With autogestion ends one of the fundamental splits in modern society--between a labor which becomes increasingly reified end a "leisure" consumed in passivity. The death of the commodity naturally means the suppression of work and its replacement by a new type of free activity. Without this firm intention, socialist groups like Socialisme ou Barbarie or Pouvoir Ouvrier fell back on a reformism of labor couched in demands for its "humanization." But it is work itself which must be called in question. Far from being a "Utopia," its suppression is the first condition for a break with the market. The everyday division between "free time" end "working hours," those complementary sectors of alienated life is an expression of the internal contradiction between the use- value and exchange-value of the commodity. It has become the strongest point of the commodity ideology, the one contradiction which intensifies with the rise of the consumer. To destroy it, no strategy short of the abolition of work will do. It is only beyond the contradiction of use-value and exchange-value that history begins, that men make their activity an object of their will and their consciousness, and see themselves in the world they have created. The democracy of Workers' Councils is the resolution of all previous contradictions. It makes "everything which exists apart from individuals impossible."
What is the revolutionary project? The conscious domination of history by the men who make it. Modern history, like all past history, is the product of social praxis, the unconscious result of human action. In the epoch of totalitarian control, capitalism has produced its own religion: the spectacle. In the spectacle, ideology becomes flesh of our flesh, is realized here on earth. The world itself walks upside down. And like the "critique of religion" in Marx's day, the critique of the spectacle is now the essential precondition of any critique.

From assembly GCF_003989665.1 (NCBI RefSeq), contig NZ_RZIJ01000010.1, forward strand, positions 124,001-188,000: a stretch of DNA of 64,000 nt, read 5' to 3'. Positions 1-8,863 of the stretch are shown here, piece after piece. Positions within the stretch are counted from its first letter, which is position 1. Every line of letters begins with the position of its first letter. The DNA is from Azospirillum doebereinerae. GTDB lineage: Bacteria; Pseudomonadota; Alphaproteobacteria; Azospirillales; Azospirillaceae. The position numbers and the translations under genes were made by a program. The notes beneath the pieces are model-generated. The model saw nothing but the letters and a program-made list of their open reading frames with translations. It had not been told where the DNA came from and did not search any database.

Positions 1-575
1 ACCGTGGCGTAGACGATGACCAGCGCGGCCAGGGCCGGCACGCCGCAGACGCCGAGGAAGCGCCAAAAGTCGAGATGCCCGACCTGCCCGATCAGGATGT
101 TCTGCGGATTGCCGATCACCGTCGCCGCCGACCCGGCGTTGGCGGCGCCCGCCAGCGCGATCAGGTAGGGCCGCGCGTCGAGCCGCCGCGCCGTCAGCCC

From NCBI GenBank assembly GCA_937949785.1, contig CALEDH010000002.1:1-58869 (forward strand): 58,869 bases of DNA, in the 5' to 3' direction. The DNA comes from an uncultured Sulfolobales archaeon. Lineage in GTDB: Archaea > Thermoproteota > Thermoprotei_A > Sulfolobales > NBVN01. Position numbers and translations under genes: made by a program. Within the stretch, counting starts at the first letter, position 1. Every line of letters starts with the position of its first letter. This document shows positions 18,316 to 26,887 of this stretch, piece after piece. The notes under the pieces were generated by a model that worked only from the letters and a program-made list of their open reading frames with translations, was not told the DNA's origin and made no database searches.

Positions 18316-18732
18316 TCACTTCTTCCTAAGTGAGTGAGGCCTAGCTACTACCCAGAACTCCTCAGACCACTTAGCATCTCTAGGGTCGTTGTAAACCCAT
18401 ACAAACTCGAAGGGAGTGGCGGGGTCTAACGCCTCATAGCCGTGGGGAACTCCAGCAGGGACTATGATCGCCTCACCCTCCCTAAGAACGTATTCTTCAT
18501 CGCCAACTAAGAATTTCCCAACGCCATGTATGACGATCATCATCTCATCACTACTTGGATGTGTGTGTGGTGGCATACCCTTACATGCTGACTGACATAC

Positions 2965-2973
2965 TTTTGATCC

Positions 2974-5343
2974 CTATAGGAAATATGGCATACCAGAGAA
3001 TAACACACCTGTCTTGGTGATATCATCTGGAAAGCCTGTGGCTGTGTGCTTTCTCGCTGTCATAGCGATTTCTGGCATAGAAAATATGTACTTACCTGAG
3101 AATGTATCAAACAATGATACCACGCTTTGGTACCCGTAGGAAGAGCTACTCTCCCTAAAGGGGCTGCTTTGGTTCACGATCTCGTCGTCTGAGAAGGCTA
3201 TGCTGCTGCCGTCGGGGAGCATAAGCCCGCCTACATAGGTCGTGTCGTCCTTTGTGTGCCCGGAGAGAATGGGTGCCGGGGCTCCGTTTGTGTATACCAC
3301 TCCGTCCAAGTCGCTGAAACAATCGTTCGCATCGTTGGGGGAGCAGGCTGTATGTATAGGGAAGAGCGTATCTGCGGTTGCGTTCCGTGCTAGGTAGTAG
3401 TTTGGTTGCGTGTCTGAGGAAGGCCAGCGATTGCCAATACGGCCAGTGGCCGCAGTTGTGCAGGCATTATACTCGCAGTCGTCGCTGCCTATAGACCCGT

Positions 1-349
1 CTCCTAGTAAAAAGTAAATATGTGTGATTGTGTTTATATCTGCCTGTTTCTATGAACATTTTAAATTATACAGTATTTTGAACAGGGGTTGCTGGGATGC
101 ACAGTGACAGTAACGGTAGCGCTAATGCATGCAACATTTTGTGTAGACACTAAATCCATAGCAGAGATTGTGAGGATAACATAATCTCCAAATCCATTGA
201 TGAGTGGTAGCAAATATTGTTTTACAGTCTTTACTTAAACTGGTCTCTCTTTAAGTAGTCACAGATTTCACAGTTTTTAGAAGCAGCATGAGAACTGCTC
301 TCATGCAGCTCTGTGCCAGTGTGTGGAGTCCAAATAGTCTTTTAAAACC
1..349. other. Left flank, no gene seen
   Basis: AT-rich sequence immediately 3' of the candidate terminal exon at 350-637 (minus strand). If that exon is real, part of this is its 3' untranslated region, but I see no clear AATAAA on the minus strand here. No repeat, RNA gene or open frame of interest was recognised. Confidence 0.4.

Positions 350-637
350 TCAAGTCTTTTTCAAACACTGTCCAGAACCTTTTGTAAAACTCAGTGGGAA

The problem of revolution is once again a concrete issue. On one side the grandiose structures of technology and material production; on the other a dissatisfaction which can only grow more profound. The bourgeoisie end its Eastern heirs, the bureaucracy; cannot devise the means to use their own overdevelopment, which will be the basis of the poetry of the future, simply because they both depend on the preservation of the old order. At most they harness over-development to invent new repressions. For they know only one trick, the accumulation of Capital and hence of the proletariat--a proletarian being a man with no power over the use of his life, and who knows it. The new proletariat inherits the riches of the bourgeois world and this gives it its historical chance. Its task is to transform and destroy these riches, to constitute them as part of a human project: the total appropriation of nature and of human nature by man.
A realized human nature can only mean the infinite multiplication of real desires and their gratification. These real desires are the underlife of present society, crammed by the spectacle into the darkest corners of the revolutionary unconscious, realized by the spectacle only in the dreamlike delirium of its own publicity. We must destroy the spectacle itself, the whole apparatus of commodity society, if we are to realize human needs. We must abolish those pseudo-needs and false desires which the system manufactures daily in order to preserve its power.
The liberation of modern history, and the free use of its hoarded acquisition, can come only from the forces it represses. In the nineteenth century the proletariat was already the inheritor of philosophy; now it inherits modern art and the first conscious critique of everyday life, With the self-destruction of the working class art and philosophy shall be realized. To transform the world and to change the structure of life are one and the same thing for the proletariat--they are the passwords to its destruction as a class, its dissolution of the present reign of necessity, and its accession to the realm of liberty. As its maximum program it has the radical critique and free reconstruction of all the values and patterns of behavior imposed by an alienated reality. The only poetry it can acknowledge is the creativity released in the making of history, the free invention of each moment and each event: Lautréamont's poésie faite par tous--the beginning of the revolutionary celebration. For proletarian revolt is a festival or it is nothing; in revolution the road of excess leads once and for all to the palace of wisdom. A palace which knows only one rationality: the game. The rules are simple: to live instead of devising a lingering death, and to indulge untrammelled desire.